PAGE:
Abstract - Increasing number of patents and papers attest to the fact that smart materials-based smart structures/systems have a high potential of being applied in our day-to-day applications. The current scenario shows that the physics, chemistry, and engineering disciplines are the ones who have any exposure to the field of smart materials. This exposure has motivated the researchers to study the material to develop innovative devices to assist and improve human life. The vast list of smart systems includes examples from tiny Nitinol-based self-expandable coronary stents to Piezo-based structural health/condition monitoring of huge composite wind turbine blades and many more. However, these deployments are mostly limited to small scales. This talk presents an introduction to smart materials and recent innovative research in the field of smart materials-based systems (such as structural health monitoring (SHM) of composites using piezoceramic transducers and others) to faculty and students of the computer science department at NISER. While the physical smart material’s components act as limbs for sensing and actuation of the smart structures, computer systems act as the brain for efficient operations of these smart structures. However limited understanding, knowledge, and expertise of smart materials among CS have throttled the applicability and development of smart structures on a large scale. A harmonious collaboration between computer science and engineering researchers can lead to the development of integrated Next-gen smart systems for the betterment of humanity all around the globe. This talk will also briefly present other successful applications of smart materials for SHM, actuation, and sensing in the field of civil, energy, and medical industry, which can be helpful for the development of future smart cities. All these research and development activities for the future could fall short if the next generation of engineers and researchers do not think out of the box with the knowledge they have.
Abstract - One of the greatest evolution in the last few decades has been the internet and its application. As of today, our day-to-day life involves some usage of the internet and networking. How exactly networking has been evolving and what we do today in this area. What are the new areas where research and work going on currently? Real-life use case and how networking solving the problem. And Few sample problem statement areas for optimization.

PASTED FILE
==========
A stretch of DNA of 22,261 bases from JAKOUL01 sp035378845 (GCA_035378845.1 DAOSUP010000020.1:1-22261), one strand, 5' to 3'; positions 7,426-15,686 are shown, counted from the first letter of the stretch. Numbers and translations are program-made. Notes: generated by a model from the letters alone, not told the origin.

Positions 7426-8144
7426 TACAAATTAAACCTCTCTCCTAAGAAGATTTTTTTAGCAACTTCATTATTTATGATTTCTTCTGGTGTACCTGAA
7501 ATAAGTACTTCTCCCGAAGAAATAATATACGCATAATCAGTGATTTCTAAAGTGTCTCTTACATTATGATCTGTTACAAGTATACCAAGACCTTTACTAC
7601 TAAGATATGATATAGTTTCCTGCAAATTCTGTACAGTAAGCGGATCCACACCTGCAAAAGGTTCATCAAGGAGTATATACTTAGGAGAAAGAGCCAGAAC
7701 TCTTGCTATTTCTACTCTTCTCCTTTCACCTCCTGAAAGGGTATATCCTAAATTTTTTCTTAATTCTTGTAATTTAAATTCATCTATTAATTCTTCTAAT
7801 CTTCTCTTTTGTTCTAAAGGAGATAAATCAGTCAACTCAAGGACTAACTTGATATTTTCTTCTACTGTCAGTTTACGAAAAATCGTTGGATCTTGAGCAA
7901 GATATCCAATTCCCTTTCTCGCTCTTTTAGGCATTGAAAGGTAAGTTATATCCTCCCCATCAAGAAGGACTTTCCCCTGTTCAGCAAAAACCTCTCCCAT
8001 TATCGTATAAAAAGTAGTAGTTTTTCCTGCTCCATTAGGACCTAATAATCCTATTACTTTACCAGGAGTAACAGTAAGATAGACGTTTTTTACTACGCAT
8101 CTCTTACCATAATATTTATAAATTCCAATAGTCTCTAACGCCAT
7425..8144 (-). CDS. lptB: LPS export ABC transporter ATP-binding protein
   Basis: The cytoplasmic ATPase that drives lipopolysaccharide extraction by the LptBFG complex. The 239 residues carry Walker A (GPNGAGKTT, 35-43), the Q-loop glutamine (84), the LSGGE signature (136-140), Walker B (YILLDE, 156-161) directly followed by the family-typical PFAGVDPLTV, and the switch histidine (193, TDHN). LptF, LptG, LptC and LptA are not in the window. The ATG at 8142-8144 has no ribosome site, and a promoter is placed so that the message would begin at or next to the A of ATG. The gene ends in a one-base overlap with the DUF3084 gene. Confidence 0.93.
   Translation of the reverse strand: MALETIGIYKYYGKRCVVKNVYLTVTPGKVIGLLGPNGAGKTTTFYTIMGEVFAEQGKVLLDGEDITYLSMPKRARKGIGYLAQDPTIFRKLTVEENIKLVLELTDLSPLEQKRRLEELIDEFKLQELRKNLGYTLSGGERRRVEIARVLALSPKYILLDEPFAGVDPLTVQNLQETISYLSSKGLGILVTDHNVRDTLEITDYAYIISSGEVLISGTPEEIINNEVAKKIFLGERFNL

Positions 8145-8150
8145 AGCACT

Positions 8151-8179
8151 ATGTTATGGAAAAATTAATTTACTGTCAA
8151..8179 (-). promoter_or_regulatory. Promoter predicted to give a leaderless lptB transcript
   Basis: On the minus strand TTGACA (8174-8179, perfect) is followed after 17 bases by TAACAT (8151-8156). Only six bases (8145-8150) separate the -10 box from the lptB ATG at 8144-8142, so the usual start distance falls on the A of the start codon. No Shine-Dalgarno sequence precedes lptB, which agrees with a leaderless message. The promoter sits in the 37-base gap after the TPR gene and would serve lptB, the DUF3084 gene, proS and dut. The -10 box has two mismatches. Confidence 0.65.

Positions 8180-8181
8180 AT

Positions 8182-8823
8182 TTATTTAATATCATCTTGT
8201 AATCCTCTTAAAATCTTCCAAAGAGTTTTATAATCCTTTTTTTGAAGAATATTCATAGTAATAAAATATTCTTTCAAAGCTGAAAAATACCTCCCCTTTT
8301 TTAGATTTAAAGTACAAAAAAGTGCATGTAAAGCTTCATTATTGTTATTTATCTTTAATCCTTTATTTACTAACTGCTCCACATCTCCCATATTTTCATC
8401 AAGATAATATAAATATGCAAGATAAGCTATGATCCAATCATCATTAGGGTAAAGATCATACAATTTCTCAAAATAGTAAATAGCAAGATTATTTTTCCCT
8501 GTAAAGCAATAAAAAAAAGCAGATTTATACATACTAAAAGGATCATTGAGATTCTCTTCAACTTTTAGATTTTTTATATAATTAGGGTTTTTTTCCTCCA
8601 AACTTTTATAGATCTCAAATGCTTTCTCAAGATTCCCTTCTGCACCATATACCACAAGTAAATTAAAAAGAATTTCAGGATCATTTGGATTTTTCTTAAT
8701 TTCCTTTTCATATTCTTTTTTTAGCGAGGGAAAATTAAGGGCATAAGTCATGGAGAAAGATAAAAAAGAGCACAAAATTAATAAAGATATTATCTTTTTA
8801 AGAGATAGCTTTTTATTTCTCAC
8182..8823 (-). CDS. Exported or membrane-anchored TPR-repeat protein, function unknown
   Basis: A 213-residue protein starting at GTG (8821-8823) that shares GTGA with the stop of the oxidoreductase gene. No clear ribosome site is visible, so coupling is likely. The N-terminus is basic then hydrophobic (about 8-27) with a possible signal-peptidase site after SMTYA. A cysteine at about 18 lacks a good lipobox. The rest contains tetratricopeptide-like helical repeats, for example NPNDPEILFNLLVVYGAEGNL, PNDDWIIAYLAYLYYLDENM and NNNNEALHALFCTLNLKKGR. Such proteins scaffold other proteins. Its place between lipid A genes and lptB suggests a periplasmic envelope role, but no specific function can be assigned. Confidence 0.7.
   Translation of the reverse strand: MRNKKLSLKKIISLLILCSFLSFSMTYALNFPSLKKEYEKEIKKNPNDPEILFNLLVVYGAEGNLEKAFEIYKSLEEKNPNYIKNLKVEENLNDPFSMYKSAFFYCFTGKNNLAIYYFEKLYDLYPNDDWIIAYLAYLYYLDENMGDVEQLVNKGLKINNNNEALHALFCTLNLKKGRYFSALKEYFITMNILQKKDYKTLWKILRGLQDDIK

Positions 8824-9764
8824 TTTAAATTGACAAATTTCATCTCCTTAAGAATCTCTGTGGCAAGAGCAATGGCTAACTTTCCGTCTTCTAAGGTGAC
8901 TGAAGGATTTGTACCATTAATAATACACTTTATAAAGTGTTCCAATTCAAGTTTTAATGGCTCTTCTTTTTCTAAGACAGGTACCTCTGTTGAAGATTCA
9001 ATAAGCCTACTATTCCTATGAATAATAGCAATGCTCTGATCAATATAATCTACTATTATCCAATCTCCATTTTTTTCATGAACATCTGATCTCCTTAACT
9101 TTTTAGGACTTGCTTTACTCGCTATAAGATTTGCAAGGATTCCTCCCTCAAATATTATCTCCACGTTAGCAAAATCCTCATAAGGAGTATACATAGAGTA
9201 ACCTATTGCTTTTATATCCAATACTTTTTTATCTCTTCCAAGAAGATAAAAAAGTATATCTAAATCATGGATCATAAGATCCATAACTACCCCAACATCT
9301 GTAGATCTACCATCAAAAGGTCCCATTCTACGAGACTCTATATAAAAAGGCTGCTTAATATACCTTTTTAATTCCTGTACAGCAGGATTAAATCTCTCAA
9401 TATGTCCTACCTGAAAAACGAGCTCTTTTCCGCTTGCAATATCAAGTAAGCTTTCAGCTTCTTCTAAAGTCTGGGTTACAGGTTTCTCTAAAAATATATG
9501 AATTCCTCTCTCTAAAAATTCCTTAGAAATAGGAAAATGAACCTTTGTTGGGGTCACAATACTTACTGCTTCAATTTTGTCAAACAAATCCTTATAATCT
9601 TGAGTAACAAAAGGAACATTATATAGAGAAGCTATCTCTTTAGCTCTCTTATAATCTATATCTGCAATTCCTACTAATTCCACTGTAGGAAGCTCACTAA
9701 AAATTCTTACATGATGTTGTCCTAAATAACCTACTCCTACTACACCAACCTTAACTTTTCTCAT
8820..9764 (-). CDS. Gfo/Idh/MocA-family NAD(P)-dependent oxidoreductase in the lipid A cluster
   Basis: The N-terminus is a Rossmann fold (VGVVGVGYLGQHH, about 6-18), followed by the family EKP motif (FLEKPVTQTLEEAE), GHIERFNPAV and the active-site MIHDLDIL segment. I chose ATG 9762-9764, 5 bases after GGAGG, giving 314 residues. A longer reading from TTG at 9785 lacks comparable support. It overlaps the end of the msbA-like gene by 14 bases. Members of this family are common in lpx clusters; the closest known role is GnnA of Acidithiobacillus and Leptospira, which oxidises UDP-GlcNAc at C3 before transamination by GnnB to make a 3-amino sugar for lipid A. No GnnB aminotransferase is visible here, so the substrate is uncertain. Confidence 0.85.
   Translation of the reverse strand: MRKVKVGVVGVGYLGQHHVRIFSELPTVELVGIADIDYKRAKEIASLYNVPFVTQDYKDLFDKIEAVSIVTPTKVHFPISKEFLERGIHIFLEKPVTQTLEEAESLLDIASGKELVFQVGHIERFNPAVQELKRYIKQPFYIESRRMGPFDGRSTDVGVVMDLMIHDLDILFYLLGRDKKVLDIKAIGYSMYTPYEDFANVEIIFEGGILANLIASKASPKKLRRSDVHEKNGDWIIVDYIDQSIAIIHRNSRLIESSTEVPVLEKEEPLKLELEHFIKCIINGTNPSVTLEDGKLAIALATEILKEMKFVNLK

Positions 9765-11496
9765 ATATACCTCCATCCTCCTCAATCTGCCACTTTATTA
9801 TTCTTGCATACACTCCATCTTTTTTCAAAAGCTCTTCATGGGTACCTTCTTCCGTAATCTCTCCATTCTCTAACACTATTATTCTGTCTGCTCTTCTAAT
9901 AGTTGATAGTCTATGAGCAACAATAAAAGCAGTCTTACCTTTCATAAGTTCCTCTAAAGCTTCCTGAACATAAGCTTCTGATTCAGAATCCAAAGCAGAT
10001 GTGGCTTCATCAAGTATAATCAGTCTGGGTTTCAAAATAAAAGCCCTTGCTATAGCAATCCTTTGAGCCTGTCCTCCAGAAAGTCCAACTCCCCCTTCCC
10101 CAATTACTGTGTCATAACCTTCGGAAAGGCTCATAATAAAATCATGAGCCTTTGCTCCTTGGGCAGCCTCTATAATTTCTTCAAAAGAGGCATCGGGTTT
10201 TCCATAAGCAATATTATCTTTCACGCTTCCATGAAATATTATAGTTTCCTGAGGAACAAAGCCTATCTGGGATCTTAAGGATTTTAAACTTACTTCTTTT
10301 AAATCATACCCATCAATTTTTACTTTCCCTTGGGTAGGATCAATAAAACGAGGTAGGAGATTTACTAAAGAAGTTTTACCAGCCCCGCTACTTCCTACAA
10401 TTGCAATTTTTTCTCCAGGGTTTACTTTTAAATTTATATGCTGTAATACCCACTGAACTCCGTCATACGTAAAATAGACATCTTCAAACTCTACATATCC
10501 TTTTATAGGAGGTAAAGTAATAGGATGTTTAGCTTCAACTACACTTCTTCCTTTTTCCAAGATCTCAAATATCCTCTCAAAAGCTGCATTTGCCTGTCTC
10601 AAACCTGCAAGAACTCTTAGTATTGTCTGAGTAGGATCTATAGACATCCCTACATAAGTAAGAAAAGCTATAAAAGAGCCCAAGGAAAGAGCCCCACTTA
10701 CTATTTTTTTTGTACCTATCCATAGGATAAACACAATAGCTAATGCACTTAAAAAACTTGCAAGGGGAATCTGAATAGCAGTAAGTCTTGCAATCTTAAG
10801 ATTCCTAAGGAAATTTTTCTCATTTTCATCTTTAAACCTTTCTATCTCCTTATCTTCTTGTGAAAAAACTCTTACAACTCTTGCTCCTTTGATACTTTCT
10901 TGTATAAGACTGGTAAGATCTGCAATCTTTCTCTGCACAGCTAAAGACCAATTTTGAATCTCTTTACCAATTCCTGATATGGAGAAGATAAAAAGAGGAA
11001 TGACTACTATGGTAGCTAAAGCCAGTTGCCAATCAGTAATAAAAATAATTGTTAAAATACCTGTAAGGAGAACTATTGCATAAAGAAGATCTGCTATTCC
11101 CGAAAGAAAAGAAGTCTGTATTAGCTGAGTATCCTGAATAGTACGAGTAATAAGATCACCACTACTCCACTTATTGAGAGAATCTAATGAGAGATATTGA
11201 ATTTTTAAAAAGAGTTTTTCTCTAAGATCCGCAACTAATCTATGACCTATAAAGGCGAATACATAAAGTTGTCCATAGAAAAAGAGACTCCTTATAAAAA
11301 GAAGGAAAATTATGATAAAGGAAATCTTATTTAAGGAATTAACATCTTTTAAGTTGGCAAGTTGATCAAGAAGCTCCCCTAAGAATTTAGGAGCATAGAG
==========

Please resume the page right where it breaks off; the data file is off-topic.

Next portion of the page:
Abstract - We address the problem of localizing an (unauthorized) transmitter using a distributed set of sensors. Our focus is on developing techniques that perform the transmitter localization in an efficient manner, wherein the efficiency is defined in terms of the number of sensors used to localize. Localization of unauthorized transmitters is an important problem which arises in many important applications, e.g., in patrolling of shared spectrum systems for any unauthorized users. Localization of transmitters is generally done based on observations from a deployed set of sensors with limited resources, thus it is imperative to design techniques that minimize the sensors’ energy resources. In this paper, we design greedy approximation algorithms for the optimization problem of selecting a given number of sensors in order to maximize an appropriately defined objective function of localization accuracy. The obvious greedy algorithm delivers a constant-factor approximation only for the special case of two hypotheses (potential locations). For the general case of multiple hypotheses, we design a greedy algorithm based on an appropriate auxiliary objective function—and show that it delivers a provably approximate solution for the general case. We develop techniques to significantly reduce the time complexity of the designed algorithms by incorporating certain observations and reasonable assumptions. We evaluate our techniques over multiple simulation platforms, including an indoor as well as an outdoor testbed, and demonstrate the effectiveness of our designed techniques—our techniques easily outperform prior and other approaches by up to 50-60% in large-scale simulations and up to 16% in small-scale testbeds.